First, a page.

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Silence Is Action

I started noticing that when I sit down to meditate, I start to remember all kinds of things that had gotten pushed to the back of my brain. It's actually quite wild. The moment I close my eyes and set my attention to be on nothing but the breath, a floodgate is opened and I start to think about all the little obligations I missed during the day. In a weird way, I often find it to be some of my most productive moments. In the modern era, when we are constantly feeding our attention a new stimulus, just being silent and thinking actually opens up so much. I start to remember those pesky one-off obligations that slipped through the cracks; I start to think a bit more critically about my goals and how I'm tracking against them; I start to rerun interactions with friends and other people, making some useful understanding of the ways I felt; I bring some open thoughts to conclusion and I even make broad intentions about how I want to live. It's far from peaceful and it's almost never enough, but it's incredibly useful. I'm writing this right now as a result of a 15 minute meditation, in which I immediately remembered about wanting to do this today (I also thought of the idea in this meditation... so BAM —two-in-one.) Without that mediation moment, I likely would have cruised past this, listening to music or ironically watching yet another Youtube video on productivity.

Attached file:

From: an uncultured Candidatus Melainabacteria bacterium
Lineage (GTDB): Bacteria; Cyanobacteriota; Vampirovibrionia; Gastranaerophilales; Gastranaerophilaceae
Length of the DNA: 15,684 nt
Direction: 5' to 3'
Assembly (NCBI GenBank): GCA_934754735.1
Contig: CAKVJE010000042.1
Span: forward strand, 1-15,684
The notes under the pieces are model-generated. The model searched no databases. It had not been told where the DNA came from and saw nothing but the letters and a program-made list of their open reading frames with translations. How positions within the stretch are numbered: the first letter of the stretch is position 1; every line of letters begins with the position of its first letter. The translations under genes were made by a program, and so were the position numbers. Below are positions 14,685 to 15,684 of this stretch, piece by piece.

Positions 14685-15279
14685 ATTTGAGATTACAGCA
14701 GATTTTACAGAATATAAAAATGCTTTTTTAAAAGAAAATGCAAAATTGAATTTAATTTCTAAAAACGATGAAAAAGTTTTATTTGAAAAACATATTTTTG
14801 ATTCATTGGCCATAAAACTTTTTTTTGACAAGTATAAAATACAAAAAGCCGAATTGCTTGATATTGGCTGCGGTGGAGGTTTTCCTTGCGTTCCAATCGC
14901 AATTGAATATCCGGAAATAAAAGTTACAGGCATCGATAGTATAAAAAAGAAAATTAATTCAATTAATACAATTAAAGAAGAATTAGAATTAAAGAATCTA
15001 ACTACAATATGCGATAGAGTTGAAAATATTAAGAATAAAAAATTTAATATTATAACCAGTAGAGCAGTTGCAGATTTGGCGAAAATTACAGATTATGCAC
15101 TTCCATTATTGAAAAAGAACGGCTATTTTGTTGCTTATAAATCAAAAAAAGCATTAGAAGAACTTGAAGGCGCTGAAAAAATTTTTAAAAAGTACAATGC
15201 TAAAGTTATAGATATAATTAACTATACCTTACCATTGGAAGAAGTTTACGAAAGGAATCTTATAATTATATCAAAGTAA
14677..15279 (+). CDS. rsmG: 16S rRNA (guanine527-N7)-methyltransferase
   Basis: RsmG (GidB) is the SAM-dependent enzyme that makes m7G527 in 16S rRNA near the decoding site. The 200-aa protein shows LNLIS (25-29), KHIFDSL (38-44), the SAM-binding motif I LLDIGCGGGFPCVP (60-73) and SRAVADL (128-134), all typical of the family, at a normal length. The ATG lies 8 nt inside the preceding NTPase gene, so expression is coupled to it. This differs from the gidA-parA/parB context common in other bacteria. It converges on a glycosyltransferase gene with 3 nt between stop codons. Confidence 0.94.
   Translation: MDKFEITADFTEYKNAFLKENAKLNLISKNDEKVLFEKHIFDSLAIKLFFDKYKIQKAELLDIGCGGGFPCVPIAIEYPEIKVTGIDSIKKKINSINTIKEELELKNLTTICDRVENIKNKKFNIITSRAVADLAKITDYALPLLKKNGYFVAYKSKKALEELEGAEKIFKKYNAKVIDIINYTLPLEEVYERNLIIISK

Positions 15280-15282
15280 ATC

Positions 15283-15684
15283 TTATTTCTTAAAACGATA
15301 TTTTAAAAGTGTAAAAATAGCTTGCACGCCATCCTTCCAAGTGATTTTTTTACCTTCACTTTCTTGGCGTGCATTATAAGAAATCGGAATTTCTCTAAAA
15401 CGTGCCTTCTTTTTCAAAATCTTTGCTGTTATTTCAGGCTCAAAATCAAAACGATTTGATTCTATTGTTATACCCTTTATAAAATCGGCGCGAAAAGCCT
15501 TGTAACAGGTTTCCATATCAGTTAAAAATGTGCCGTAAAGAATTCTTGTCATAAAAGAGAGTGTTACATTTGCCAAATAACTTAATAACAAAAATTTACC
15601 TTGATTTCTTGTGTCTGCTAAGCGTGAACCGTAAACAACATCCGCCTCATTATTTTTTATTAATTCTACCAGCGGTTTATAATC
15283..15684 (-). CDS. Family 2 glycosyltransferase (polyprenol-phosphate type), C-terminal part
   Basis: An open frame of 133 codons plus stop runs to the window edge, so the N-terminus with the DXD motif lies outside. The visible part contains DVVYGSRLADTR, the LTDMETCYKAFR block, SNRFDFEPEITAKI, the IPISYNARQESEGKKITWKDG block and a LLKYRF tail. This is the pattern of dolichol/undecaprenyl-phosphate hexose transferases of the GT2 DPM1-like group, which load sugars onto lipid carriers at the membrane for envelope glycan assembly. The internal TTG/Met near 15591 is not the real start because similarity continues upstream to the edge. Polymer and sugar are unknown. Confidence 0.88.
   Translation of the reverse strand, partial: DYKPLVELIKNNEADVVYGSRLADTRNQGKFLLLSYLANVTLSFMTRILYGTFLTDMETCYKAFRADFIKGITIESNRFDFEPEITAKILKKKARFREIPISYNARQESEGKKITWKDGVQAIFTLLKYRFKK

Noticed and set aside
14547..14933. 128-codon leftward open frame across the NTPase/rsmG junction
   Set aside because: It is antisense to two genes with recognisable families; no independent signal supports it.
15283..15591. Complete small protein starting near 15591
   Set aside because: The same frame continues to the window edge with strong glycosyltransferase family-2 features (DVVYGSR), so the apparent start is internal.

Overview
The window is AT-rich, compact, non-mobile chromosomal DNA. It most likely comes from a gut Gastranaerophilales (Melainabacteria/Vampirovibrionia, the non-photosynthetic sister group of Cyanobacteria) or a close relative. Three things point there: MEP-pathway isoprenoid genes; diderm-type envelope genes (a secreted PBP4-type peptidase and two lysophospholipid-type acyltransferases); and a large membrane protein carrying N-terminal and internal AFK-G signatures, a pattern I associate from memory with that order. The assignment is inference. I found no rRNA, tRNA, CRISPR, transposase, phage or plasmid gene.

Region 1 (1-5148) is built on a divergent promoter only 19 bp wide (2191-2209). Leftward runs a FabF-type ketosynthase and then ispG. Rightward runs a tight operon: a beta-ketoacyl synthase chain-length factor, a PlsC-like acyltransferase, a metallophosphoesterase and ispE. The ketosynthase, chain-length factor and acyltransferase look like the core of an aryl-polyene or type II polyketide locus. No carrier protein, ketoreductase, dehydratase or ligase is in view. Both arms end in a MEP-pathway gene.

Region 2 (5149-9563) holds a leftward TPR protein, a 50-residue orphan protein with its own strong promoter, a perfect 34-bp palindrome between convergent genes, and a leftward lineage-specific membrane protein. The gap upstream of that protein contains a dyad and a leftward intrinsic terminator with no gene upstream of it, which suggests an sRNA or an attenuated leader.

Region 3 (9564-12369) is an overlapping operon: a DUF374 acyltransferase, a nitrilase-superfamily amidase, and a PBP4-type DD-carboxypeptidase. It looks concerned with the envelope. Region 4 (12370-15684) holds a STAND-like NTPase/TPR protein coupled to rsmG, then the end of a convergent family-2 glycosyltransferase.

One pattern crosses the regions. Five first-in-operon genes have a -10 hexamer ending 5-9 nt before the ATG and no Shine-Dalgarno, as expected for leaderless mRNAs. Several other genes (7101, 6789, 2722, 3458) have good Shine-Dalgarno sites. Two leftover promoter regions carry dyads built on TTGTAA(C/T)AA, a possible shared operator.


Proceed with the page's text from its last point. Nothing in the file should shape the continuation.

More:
For whatever reason, I think we're all ingrained to think that every second must be filled with stimuli these days. If you're not on your computer, you get on your phone. If you're not talking to someone, you watch a video. If you're walking your dog, jam in a podcast or music playlist. There is never a time to process, to have time to let the brain wander and make new connections. We are stuck thinking we must be entertained or productive.Yet simple silence is maybe more productive than most options we choose to fill time with. Our primitive ancestors (with whom we still share the same brain structure) surely spent the majority of their days in silent thought — or in waiting — without some additional stimulus. I think there is some beauty in that, too.

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